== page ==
In This Article Expand or collapse the "in this article" section Sex and Gender

  • Introduction
  • Textbooks
  • Anthologies for Classroom Use
  • Handbooks
  • Books Suitable for Lay Audiences
  • Definitions and Language Use
  • Research Methods and Measurement Issues
  • Classic Works

Psychology Sex and Gender
Joan C. Chrisler, Alexandra Nobel Murray
  • LAST REVIEWED: 06 June 2016
  • LAST MODIFIED: 29 November 2011
  • DOI: 10.1093/obo/9780199828340-0054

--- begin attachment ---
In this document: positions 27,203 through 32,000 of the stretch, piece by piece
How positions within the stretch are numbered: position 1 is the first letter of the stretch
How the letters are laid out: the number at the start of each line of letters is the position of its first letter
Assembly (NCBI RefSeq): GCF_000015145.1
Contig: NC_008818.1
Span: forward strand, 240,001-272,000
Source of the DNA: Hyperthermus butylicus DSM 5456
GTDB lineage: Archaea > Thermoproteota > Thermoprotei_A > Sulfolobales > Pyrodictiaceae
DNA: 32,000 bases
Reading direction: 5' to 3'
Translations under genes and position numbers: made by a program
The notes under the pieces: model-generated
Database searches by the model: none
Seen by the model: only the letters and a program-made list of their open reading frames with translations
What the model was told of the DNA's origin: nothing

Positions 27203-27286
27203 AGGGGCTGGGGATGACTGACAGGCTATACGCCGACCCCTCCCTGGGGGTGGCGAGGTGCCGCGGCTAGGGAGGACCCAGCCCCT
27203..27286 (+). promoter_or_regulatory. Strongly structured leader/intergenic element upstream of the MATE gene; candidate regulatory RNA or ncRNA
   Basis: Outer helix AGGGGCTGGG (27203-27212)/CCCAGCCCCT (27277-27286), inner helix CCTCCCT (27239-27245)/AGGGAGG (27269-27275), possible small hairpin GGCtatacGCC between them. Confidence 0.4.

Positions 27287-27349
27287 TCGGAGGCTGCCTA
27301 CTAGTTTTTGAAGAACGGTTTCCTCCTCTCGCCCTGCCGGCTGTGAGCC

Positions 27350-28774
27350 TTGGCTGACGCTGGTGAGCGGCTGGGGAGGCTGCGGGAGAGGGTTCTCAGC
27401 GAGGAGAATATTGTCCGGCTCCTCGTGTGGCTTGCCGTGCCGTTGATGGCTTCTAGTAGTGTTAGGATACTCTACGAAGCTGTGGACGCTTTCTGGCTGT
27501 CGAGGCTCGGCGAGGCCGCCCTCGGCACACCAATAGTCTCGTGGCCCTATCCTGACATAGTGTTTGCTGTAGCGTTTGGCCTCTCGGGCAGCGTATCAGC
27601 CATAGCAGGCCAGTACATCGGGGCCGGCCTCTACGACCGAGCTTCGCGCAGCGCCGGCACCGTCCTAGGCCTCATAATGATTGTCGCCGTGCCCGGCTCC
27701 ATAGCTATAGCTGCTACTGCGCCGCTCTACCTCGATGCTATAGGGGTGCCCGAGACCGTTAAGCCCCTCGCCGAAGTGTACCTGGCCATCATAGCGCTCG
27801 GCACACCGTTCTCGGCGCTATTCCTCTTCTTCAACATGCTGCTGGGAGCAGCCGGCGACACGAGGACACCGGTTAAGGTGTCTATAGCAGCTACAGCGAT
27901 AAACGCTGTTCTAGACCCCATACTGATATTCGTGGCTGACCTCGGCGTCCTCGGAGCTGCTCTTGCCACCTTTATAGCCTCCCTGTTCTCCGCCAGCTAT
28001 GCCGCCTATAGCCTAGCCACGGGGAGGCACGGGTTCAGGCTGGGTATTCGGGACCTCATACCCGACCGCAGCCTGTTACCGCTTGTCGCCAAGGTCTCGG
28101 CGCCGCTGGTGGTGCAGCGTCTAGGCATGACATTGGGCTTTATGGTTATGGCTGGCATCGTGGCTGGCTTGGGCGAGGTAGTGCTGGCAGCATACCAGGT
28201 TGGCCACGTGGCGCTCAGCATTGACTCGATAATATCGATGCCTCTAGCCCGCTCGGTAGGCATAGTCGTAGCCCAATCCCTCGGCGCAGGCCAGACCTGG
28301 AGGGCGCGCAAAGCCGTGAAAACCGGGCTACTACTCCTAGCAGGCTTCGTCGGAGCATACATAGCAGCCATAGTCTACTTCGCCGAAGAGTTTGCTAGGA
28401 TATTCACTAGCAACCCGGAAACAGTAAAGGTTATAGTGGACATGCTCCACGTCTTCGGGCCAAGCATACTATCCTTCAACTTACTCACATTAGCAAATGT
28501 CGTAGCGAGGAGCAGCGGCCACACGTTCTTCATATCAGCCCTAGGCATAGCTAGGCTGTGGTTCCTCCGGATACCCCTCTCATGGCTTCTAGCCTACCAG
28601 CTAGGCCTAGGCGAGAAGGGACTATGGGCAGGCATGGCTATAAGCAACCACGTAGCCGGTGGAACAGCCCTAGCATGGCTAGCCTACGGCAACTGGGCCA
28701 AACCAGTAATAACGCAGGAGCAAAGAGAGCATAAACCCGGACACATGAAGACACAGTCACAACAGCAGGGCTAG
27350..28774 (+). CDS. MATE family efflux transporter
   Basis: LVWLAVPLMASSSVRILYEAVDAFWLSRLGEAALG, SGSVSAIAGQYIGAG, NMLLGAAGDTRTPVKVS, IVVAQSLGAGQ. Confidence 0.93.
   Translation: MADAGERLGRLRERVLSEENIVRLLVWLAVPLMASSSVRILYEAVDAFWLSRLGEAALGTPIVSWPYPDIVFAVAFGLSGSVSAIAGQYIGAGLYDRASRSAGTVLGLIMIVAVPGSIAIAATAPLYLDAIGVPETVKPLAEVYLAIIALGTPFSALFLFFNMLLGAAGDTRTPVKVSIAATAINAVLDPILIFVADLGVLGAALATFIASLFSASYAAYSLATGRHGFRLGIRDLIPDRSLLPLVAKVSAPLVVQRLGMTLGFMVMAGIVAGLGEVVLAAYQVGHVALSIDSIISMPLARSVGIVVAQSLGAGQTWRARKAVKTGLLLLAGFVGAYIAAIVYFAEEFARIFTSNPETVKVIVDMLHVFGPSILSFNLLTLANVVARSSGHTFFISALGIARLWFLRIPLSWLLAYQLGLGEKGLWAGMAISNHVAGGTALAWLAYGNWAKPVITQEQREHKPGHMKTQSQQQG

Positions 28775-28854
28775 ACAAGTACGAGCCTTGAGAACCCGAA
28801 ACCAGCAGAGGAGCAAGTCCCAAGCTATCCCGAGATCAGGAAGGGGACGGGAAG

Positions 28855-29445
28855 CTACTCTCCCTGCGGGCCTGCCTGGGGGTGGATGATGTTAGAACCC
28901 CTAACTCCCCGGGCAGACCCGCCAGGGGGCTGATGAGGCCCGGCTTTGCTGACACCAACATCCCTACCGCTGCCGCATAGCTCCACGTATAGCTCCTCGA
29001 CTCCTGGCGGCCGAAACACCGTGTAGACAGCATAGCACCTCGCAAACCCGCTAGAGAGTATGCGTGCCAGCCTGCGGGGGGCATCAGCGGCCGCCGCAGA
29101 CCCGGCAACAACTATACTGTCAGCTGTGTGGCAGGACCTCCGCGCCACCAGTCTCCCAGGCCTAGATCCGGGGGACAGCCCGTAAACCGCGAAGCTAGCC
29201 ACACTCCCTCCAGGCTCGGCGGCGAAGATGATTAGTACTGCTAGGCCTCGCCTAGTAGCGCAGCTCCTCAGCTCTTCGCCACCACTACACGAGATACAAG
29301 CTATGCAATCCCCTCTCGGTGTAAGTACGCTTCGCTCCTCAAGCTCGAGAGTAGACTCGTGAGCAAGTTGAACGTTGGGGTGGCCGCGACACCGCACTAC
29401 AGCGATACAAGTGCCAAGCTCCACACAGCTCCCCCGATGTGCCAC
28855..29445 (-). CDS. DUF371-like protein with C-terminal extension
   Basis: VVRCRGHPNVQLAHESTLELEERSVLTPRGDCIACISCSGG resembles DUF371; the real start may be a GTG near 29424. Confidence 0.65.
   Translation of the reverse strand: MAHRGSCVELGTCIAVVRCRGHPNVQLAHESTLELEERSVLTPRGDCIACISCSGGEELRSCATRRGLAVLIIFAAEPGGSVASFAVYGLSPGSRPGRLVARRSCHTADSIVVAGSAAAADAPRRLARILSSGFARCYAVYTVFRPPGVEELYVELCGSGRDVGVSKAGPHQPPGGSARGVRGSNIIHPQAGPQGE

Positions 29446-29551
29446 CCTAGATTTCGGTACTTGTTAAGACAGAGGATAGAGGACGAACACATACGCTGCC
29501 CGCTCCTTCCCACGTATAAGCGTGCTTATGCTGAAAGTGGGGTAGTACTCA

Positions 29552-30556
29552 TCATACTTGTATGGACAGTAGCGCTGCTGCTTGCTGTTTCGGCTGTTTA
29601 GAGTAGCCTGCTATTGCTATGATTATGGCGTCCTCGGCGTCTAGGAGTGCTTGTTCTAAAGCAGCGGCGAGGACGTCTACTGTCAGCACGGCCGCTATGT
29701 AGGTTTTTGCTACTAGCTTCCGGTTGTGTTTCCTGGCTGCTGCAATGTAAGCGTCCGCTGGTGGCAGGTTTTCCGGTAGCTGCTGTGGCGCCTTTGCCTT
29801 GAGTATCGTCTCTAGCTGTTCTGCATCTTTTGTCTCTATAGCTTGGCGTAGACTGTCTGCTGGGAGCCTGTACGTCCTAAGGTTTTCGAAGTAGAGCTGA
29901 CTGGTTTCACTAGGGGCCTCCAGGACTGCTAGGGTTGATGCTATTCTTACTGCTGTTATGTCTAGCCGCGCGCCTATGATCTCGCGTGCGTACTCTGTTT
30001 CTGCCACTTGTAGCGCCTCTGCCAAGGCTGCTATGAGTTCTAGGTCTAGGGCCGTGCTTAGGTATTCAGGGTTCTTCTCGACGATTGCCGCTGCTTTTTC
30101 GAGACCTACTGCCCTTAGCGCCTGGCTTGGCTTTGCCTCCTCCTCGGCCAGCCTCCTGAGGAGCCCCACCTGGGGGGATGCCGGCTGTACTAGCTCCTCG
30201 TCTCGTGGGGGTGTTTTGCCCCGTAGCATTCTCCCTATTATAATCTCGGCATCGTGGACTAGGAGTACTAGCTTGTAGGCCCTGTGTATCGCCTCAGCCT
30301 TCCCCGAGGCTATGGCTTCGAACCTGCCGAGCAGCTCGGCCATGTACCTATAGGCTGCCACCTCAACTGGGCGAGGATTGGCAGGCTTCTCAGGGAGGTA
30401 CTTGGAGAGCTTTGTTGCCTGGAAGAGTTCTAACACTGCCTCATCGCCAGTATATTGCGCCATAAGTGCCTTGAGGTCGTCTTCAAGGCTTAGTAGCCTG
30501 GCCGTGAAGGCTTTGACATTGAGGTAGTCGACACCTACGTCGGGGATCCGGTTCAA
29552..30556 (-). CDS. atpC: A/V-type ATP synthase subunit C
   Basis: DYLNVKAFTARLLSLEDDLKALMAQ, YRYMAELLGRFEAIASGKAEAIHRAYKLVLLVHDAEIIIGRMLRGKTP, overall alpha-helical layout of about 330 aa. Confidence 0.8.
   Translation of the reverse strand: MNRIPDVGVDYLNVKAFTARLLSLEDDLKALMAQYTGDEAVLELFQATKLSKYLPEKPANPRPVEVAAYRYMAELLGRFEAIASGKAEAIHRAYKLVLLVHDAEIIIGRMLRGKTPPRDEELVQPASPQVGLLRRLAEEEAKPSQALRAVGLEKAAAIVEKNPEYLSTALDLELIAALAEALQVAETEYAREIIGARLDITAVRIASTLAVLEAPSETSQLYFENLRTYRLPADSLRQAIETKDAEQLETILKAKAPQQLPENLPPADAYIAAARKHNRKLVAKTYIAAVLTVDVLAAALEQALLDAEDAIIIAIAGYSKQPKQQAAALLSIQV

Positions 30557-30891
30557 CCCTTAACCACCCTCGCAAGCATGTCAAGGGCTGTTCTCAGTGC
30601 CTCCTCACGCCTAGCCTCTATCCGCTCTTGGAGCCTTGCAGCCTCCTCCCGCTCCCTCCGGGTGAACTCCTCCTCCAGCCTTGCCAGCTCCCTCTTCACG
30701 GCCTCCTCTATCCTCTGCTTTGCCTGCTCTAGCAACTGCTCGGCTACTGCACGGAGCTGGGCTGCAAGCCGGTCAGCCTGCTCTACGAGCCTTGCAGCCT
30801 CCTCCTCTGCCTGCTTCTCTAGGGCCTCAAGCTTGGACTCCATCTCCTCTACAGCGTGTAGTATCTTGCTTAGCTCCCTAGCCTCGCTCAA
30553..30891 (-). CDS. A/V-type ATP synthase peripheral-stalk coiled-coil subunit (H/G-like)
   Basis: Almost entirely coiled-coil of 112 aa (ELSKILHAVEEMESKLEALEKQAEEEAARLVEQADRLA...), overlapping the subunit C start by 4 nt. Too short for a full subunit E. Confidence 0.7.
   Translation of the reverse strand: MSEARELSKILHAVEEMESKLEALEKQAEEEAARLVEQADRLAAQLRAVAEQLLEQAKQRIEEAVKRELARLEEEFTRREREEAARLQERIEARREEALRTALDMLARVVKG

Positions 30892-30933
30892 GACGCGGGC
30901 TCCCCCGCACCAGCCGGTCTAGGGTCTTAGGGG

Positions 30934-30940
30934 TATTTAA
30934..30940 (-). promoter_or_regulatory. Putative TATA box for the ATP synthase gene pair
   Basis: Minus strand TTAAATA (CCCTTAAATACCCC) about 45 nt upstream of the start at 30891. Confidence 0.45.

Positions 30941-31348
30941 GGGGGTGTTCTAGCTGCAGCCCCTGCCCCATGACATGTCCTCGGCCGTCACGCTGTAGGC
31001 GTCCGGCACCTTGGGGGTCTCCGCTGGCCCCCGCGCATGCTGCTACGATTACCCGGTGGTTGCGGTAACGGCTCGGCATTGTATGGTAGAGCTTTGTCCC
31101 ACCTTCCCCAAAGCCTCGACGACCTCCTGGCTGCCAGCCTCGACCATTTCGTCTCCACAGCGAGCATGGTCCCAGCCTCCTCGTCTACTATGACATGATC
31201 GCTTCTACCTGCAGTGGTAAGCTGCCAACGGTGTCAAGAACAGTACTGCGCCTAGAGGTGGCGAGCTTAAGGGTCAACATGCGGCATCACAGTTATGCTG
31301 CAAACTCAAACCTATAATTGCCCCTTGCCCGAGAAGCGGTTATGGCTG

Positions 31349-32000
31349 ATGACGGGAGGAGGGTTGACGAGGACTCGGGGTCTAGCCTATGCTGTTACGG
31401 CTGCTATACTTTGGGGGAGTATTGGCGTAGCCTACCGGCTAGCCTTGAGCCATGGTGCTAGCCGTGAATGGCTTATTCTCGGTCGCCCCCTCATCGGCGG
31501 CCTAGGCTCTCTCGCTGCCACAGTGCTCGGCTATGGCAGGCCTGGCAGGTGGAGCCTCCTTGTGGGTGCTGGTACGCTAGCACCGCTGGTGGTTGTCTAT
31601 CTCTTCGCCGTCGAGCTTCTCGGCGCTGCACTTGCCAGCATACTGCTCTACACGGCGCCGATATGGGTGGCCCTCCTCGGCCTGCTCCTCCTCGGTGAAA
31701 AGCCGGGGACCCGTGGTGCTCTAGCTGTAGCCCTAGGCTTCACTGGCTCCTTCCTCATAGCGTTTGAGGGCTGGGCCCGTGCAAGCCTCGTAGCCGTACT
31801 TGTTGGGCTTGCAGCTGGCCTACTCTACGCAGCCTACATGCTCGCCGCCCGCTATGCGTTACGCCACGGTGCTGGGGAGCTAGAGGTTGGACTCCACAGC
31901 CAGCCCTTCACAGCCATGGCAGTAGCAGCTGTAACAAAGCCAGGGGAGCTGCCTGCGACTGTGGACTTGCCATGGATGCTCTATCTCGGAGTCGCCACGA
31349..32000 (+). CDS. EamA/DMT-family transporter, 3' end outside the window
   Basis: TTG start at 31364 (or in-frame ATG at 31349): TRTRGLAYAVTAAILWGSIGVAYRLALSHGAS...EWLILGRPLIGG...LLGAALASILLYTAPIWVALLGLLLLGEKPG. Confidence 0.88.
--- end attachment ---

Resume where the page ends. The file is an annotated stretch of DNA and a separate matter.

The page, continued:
Sex and gender are fundamental to the understanding of human behavior. Perhaps the first thing people notice when they are introduced to someone new to them is that person’s sex. From an evolutionary perspective, sex is so important to humans because it signals whether or not other people are potential mates. However, sex (i.e., biological aspects of physical bodies) is generally associated with gender (i.e., personality and behavior styles). From a social psychological perspective, gender is important because it is one of the variables that signals a person’s social status. People also rely on what they know about gender roles and stereotypes to make assumptions about how others will act; what their abilities, interests, and preferences might be; and what roles are most important to them. The assumption that women and men are very different from each other is built into the metaphors we use in our everyday language. The ubiquitous phrase “opposite sex” suggests that whatever men are (e.g., strong, aggressive), women are not (i.e., weak, passive); whatever women are (e.g., kind, gentle), men are not (i.e., mean, rough). Bestselling books such as John Gray’s Mars/Venus series and Deborah Tannen’s You Just Don’t Understand suggest that women and men are alien species who cannot even communicate with each other. The search for sex differences has a long history in psychology, but recent research shows far fewer (and generally smaller) differences than were reported in the past. Societal changes caused by the women’s liberation movement of the 1960s–1970s have resulted in greater educational, athletic, and economic opportunity for girls and women. Gender roles have become less strict over time, although men and boys have changed less than women and girls have. The gay rights movement has resulted in changes in social attitudes and cultural portrayals of lesbians, gay men, bisexuals, and transgendered people, and this has also contributed to changes in gender roles. In fact, transpeople and intersexuals have demonstrated the possibility that sex and gender can be separated in daily life, that people can choose their gender, and, in some cases, their sex as well. Changes in culture and society mean that the psychological study of sex and gender is a vibrant, active research area that crosses all subdisciplines in psychology. Researchers who specialize in the psychology of women; the psychology of men and masculinity; and lesbian, gay, bisexual, transgender, and questioning (LGBTQ) psychology all contribute to our understanding of sex and gender. Much of the work in this area is conducted from a feminist perspective because feminist psychologists interested in the psychology of women were the primary founders of the study of gender as we know it today.